What is the role of chest radiography in the workup of severe combined immunodeficiency (SCID)?

Updated: May 27, 2020
  • Author: Francisco J Hernandez-Ilizaliturri, MD; Chief Editor: Emmanuel C Besa, MD  more...
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Answer

Sometimes, recurrent or chronic infections may lead to abnormal chest radiographic findings, such as interstitial infiltrates, bronchiectasisemphysema, and scarring. Note: Normal chest radiographic findings do not exclude the presence of structural abnormalities.

Absence of a thymic shadow is a very common finding in SCID. Patients with DiGeorge syndrome and other T-cell defects may also lack thymic tissue. However, the presence of thymic tissue does not exclude SCID. For example, patients with SCID who have mutations in ZAP70 or CD3 typically have normal-sized thymuses.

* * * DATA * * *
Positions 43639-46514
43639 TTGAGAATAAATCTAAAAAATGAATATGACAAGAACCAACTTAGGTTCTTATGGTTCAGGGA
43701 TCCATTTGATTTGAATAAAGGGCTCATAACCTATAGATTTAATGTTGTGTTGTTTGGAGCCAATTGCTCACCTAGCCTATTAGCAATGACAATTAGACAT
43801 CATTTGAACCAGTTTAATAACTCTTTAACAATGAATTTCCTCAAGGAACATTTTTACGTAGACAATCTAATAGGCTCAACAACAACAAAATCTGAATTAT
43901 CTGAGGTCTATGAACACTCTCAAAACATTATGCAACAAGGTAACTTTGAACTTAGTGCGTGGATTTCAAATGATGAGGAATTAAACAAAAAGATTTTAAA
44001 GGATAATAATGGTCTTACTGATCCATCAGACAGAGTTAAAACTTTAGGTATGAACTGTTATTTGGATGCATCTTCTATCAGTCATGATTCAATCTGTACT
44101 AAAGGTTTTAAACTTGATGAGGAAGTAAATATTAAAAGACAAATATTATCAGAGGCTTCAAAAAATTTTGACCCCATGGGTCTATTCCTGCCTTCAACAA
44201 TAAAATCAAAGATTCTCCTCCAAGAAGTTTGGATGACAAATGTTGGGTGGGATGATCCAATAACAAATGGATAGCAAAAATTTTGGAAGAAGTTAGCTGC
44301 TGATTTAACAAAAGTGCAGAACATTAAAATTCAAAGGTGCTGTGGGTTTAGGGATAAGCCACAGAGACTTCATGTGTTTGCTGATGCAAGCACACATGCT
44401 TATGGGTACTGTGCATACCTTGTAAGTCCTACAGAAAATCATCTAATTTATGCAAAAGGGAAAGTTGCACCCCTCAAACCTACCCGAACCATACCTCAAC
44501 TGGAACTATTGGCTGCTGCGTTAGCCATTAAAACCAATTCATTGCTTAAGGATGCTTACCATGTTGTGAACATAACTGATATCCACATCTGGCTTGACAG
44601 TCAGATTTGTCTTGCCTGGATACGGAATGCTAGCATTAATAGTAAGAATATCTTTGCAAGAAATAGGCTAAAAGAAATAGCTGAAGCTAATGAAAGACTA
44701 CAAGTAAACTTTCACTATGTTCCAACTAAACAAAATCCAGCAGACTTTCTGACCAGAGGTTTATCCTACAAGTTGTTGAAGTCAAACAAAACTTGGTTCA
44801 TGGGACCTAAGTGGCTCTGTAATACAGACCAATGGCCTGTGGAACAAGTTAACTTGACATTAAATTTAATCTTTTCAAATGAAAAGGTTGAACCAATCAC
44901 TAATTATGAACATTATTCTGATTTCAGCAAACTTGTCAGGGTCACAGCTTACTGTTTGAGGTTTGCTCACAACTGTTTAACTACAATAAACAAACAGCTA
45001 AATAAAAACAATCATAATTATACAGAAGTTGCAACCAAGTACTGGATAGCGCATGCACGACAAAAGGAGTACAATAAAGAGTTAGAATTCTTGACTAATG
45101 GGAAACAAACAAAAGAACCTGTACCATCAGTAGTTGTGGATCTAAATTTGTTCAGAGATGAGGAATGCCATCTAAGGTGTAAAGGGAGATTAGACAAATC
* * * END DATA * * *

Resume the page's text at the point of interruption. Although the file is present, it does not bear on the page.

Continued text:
Chest radiographs in patients with ADA deficiency typically show inferior scapular angle squaring and spurring and costochondral cupping. Verhagen et al reported that these findings can reliably differentiate ADA deficiency from other forms of SCID, in children younger than approximately 7 months of age. [21]


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